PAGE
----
05 June 2016

The Feminist Double-Standard on Display in Ottawa

Recently there was a big stink in the news about Canadian PM Trudeau 'elbowing' a fellow MP who was part of a group trying to physically block a vote.

Of course if you're physically trying to block someone you're already using violence. You're threatening to restrict their movements with your body and thus if you receive the same you can hardly call foul.*

I don't think this would have even made the news except for the fact that the 'elbowed' MP was a woman. There's quite a double-standard here.

She wants to be in with the boys, and be respected and yet when it comes to this sort of thing, she wants special treatment. She jumped in there and used her body to block others but then got upset that in the subsequent melee she got elbowed in the chest.

If you can't take the heat, get out of the kitchen.

If she wants to be treated as an equal then she can't pull the woman card and expect male MP's to exercise chivalry. If chivalry is the order of the day, then she shouldn't be there to begin with.

If she was a man and got elbowed no one would have cared and in fact a man making noise about it would have been laughed at as a wimp.

When women want to act like men, they shouldn't be surprised to be treated as the same. The whole episode was absurd but I think the silliest part (in the end) was Trudeau having to publically eat crow and apologise over and over again.

*It's a separate issue but a lot of so-called pacifists have also missed this point. They are pacifists to a point but in another sense they're using violence, albeit in a different manner. It's rooted in shaming but is still a form of political aggression. Christian Pacifism if we want to call it that, is or ought to be somewhat different.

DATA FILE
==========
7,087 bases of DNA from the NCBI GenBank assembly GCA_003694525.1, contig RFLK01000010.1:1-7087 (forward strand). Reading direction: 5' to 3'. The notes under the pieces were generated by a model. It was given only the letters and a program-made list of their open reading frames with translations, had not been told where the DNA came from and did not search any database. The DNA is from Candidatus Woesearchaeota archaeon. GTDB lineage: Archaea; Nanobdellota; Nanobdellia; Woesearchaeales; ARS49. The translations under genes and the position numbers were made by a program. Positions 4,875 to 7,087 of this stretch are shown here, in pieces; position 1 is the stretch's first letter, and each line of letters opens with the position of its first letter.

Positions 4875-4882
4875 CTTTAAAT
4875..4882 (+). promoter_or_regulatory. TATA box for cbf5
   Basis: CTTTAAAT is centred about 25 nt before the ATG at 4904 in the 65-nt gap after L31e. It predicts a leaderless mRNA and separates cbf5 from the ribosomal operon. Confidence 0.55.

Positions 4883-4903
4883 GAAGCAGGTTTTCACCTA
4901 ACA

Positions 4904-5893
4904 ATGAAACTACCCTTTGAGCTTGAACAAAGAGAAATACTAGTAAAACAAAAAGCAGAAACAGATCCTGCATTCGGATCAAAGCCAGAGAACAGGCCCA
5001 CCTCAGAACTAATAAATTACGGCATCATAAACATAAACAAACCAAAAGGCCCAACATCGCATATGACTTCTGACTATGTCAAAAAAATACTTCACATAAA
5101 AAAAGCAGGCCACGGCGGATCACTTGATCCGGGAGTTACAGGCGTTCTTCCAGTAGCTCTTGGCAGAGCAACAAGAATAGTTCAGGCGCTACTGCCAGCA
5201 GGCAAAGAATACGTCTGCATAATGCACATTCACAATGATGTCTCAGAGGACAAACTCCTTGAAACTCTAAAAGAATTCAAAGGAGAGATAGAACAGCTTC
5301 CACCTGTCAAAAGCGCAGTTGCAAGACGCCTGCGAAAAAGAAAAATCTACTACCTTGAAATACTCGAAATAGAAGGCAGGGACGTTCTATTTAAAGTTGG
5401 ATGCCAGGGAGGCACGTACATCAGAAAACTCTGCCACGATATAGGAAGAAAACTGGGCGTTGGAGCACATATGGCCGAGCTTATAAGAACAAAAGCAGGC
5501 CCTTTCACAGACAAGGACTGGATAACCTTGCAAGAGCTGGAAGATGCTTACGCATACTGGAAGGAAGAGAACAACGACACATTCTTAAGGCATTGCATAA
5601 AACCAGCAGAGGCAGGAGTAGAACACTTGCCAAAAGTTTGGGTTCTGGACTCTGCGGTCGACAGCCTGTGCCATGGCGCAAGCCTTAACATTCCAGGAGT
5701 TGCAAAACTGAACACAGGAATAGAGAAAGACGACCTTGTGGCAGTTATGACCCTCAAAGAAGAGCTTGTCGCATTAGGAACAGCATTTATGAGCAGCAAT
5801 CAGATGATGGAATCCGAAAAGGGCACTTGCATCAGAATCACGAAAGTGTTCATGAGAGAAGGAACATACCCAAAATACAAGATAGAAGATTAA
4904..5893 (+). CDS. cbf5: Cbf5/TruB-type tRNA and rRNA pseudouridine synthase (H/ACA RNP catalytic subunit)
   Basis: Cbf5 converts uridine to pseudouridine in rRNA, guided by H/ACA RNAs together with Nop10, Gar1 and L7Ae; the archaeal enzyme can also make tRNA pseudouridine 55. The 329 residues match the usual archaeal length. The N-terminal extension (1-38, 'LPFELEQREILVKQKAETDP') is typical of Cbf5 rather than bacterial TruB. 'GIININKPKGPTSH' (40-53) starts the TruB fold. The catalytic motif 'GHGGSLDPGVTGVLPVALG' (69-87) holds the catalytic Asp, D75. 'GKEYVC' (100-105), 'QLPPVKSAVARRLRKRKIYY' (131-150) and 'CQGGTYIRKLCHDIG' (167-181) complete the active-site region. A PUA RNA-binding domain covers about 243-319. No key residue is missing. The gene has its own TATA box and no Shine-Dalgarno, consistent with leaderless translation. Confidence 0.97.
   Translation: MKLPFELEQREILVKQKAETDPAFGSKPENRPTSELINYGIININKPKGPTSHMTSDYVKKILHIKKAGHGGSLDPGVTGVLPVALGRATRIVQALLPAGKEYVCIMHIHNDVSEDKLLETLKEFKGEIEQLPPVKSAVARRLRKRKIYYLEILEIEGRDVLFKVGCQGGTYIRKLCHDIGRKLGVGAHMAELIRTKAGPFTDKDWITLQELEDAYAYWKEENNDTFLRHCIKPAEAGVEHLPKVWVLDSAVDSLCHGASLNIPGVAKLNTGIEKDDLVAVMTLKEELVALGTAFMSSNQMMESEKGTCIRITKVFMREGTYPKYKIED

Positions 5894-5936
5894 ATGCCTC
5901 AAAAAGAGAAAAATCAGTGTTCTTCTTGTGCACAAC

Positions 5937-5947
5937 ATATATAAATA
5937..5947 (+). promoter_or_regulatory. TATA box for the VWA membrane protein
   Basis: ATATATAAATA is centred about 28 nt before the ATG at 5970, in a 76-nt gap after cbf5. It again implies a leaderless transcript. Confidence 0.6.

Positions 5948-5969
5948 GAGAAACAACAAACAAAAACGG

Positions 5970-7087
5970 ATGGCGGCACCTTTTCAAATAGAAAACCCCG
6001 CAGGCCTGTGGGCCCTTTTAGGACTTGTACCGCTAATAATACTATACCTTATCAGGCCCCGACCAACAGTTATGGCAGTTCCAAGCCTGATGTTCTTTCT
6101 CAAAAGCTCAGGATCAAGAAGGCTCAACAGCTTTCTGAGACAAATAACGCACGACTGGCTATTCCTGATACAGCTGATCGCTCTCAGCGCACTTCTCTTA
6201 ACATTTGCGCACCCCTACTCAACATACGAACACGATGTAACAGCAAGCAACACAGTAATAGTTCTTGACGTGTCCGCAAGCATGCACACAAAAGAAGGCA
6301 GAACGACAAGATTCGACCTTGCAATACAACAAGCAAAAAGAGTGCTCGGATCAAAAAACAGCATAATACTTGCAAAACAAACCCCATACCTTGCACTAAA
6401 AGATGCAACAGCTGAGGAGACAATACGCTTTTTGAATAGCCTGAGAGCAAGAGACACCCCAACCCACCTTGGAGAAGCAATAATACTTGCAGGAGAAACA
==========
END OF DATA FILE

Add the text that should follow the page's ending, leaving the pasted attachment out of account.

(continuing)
1. AP, please comment. I wrote this a day or so after if happened but didn't get around to publishing it. Any opinions or knowledge you have on this point would be appreciated.

  2. To be honest, I've paid little attention to this whole "Elbowgate" affair, as it's been called. The whole thing is ridiculous. It undermines the principle that national governance is a serious responsibility and that legislation has far-reaching consequence.

    If there had been any serious injury, then perhaps this incident would have warranted the attention it's been given but there hadn't. At best one could say that it was inappropriate behavior for someone in Trudeau's position. Be that as it may, he's apologized more than enough.

    Fundamentally, this is the NDP and, to a lesser extent, the Conservatives, exploiting this in an attempt to undermine Trudeau's credibility. While the latter is currently scrambling to "redefine" themselves so as to remain relevant after Harper's departure, the former is currently led by an opportunist named Thomas Mulcair (who's spearheaded this whole thing) who's rightward policy shift has practically split the party.